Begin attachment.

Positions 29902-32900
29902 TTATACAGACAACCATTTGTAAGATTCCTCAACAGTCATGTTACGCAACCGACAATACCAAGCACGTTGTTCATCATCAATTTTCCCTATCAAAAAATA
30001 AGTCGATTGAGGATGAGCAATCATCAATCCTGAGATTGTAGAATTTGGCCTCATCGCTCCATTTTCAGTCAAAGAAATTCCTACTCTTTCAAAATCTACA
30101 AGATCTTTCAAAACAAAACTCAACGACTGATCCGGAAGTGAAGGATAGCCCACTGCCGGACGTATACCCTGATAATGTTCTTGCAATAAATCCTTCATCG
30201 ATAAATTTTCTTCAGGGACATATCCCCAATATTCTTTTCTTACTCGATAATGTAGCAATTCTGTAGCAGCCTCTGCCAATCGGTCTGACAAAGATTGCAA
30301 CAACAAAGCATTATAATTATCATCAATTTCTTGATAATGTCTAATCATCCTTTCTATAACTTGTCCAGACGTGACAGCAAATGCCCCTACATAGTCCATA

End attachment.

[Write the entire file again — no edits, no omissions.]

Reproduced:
Positions 29902-32900
29902 TTATACAGACAACCATTTGTAAGATTCCTCAACAGTCATGTTACGCAACCGACAATACCAAGCACGTTGTTCATCATCAATTTTCCCTATCAAAAAATA
30001 AGTCGATTGAGGATGAGCAATCATCAATCCTGAGATTGTAGAATTTGGCCTCATCGCTCCATTTTCAGTCAAAGAAATTCCTACTCTTTCAAAATCTACA
30101 AGATCTTTCAAAACAAAACTCAACGACTGATCCGGAAGTGAAGGATAGCCCACTGCCGGACGTATACCCTGATAATGTTCTTGCAATAAATCCTTCATCG
30201 ATAAATTTTCTTCAGGGACATATCCCCAATATTCTTTTCTTACTCGATAATGTAGCAATTCTGTAGCAGCCTCTGCCAATCGGTCTGACAAAGATTGCAA
30301 CAACAAAGCATTATAATTATCATCAATTTCTTGATAATGTCTAATCATCCTTTCTATAACTTGTCCAGACGTGACAGCAAATGCCCCTACATAGTCCATA